Should he go with a nuke test, all bets are off, and we can hurt him where he can't hurt us, at sea.
We can begin, and I suspect we have plans for, a campaign of restricted submarine warfare against North Korean maritime shipping. In addition, I strongly suspect that Gomer diesel electrics have been catalogued and placed into the firing computers of the submarines in the Pacific. Sh*t happens when subs start failing to return from routine coastal patrols and ships get boarded or sunk. Chia Pet screams but is quietly informed in no uncertain terms that he had best unf*^k himself lest we decided to use tactical weapons on any Gomer spearheads headed south.
Chia Pet eats his humiliation before all of Asia.
Be Seeing You,
I still don't think they have one. Minority opinion, maybe, but I don't.
When they take action publicly, they are usually ready for two more steps down the road.
A few months later and I'm still right.
Oh ye of little faith...
President Bush and Treasury Secretary Snow broke China's Yuan to Dollar peg this year without sanctions...simply by going yet another year without the U.S. buying Dollars on the open market.
In past Administrations, the U.S. was spending our own foreign currency reserves to buy Dollars in order to prop up the value of the Dollar. This made imports cheap and made our exports pricey for our customers to buy.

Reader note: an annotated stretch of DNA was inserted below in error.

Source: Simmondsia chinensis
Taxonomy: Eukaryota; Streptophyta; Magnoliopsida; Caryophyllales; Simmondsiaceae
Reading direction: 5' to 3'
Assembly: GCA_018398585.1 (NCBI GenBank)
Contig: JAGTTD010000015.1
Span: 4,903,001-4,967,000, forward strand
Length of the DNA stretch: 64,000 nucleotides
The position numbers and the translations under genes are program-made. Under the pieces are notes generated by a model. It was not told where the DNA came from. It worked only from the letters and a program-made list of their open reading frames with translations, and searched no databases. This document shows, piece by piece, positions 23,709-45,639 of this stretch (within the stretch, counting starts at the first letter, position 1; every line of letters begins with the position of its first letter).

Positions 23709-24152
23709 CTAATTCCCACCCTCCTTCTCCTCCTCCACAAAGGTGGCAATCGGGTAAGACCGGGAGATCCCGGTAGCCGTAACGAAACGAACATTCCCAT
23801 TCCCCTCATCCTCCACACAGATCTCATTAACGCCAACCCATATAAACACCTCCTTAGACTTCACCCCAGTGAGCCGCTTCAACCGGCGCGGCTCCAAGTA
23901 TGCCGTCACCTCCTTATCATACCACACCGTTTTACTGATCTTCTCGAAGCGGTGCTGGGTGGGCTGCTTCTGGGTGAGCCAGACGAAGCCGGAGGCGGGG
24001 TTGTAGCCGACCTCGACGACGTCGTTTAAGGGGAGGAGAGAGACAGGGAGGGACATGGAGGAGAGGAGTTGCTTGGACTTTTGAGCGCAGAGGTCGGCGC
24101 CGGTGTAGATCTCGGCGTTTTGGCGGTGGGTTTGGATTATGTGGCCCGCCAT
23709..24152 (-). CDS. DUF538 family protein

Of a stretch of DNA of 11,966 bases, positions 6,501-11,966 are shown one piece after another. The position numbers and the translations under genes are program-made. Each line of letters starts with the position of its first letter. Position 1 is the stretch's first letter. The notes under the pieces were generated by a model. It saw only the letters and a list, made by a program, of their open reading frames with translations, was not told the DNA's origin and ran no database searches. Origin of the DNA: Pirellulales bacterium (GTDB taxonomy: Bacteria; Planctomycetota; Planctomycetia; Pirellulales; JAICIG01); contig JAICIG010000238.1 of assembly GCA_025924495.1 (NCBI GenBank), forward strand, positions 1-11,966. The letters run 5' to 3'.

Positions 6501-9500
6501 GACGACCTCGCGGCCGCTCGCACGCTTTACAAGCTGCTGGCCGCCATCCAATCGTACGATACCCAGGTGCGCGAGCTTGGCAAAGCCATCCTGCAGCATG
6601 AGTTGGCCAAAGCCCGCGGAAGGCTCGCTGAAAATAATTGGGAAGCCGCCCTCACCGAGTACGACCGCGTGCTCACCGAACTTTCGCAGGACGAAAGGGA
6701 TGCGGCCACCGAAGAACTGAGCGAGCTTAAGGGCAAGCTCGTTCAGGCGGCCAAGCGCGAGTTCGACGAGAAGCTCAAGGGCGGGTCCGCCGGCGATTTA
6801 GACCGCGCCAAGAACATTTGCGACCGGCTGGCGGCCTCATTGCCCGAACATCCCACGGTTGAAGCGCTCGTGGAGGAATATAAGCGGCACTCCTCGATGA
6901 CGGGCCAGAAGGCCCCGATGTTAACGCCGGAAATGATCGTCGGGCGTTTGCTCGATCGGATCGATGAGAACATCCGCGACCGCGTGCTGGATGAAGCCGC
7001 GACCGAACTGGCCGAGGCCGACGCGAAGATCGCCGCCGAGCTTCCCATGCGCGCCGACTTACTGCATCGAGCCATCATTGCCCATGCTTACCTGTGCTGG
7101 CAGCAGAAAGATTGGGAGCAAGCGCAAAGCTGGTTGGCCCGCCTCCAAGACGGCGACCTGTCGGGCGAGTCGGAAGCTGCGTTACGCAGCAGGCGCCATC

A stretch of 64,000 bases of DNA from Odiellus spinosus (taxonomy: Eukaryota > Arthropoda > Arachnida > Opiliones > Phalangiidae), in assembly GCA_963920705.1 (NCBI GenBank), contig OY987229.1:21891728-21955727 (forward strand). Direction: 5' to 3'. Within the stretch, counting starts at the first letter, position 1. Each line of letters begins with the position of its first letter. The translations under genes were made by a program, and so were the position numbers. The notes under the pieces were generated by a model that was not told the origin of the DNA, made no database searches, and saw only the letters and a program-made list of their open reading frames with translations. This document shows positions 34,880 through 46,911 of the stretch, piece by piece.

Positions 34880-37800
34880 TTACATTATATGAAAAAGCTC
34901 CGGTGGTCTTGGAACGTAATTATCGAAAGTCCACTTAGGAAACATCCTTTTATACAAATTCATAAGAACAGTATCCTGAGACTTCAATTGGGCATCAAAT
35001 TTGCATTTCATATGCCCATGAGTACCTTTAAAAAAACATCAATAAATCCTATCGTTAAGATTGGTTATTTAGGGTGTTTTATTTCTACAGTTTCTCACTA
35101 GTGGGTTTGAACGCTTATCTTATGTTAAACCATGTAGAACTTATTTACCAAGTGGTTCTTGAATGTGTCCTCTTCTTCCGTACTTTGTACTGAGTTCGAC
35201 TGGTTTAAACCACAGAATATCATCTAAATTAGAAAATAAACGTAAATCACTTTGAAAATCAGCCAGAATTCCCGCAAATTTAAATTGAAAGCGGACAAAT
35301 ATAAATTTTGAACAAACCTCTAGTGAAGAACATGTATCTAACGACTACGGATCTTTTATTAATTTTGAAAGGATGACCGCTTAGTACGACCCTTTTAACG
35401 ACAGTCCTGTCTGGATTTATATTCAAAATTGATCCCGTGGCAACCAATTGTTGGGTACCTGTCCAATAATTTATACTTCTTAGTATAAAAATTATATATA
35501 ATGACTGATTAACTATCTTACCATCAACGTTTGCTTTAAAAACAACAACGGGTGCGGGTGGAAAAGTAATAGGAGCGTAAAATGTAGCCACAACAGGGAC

The Bush Administration took one look at that folly and said "Let export nations spend their own money to prop up the Dollar."
And for 5 years of the Bush Administration, that's what those export nations did.
Last year, for instance, China spent $165 Billion to prop up the Dollar. For that investment, they earned back a $120 Billion trade surplus. Well, losing $45 Billion per year got old after a while.
China caved. The peg is dead.
...and sanctions weren't required (just simple economics).
Well, they still haven't tested one. Moreover, from the day that their nuclear reactor shuts down, they've got about 140 days left for their Po-210 nuclear triggers to be viable (for an atomic bomb) due to atomic decay (laws of physics still apply, after all).
...And their one frail nuclear reactor is stopped quite a bit, so one wonders if they actually have working atomic triggers available to them.
We are now in the final 3 weeks of North Korea's nuclear option.
The laws of physics apply even to Little Kim, and in physics, we all know that atomic Polynium has a short half-life. Po-210, the isotope required for nuclear triggers, has a 140 day viability (138 day half-life).
Without Po-210 or a similar short-half-life isotope, you get just a fizzle, not a Bang, from an atomic weapon.
Making Po-210 in weapons quantities requires an active nuclear reactor. Storing excess Po-210 can, under some expensive circumstances, slightly extend the 140 day Bang viability, but in general you are up against a pretty set deadline for the expiration of your atomic triggers.